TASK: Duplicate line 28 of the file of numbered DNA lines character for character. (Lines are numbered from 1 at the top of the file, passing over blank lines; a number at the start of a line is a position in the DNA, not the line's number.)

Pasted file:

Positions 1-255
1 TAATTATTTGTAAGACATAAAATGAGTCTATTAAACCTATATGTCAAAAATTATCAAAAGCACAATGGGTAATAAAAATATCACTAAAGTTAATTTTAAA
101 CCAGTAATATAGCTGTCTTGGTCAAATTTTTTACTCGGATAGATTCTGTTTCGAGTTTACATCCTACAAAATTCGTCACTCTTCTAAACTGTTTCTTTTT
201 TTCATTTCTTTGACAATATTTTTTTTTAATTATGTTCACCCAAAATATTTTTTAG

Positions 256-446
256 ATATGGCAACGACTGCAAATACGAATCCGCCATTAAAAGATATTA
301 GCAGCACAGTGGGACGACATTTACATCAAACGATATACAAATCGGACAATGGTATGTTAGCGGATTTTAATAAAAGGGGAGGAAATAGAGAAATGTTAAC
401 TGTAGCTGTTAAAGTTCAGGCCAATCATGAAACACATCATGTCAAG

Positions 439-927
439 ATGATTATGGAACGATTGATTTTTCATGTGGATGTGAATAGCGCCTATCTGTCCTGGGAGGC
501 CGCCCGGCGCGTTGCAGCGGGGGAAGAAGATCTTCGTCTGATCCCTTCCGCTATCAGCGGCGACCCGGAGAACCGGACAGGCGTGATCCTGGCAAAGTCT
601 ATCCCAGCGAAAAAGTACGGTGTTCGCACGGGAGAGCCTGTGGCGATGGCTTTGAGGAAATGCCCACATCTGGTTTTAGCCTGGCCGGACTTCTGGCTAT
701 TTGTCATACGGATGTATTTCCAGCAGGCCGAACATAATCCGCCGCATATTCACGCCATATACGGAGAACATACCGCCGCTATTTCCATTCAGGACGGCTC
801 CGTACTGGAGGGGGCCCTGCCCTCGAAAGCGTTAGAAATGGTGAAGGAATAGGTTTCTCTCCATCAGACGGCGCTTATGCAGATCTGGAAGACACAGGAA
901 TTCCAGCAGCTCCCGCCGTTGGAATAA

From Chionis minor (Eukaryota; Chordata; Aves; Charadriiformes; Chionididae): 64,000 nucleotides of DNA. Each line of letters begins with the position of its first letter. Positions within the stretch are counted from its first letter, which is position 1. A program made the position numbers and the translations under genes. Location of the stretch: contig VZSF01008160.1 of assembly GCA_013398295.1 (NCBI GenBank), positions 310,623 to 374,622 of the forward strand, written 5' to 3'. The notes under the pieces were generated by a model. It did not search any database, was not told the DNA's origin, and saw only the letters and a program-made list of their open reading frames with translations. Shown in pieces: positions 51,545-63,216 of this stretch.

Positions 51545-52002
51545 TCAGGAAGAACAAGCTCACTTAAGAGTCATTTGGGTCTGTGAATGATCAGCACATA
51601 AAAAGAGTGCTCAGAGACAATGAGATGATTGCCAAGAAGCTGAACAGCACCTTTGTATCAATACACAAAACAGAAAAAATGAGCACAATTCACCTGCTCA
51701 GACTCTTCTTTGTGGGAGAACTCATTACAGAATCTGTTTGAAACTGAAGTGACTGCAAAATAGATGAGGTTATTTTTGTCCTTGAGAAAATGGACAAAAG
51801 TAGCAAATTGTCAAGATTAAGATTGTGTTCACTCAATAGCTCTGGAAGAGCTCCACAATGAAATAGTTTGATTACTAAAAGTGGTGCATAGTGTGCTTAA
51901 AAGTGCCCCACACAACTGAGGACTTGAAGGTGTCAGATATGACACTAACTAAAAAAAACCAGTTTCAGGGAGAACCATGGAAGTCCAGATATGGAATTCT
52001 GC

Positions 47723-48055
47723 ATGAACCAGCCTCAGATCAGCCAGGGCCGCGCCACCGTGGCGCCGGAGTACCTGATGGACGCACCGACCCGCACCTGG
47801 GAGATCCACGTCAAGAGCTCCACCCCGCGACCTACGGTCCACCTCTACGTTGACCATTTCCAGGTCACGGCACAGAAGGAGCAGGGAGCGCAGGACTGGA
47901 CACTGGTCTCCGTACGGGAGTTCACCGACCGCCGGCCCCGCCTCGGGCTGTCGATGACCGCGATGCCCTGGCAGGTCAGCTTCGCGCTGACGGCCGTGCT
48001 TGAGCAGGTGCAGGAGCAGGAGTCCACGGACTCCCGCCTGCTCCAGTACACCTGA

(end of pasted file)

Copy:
48001 TGAGCAGGTGCAGGAGCAGGAGTCCACGGACTCCCGCCTGCTCCAGTACACCTGA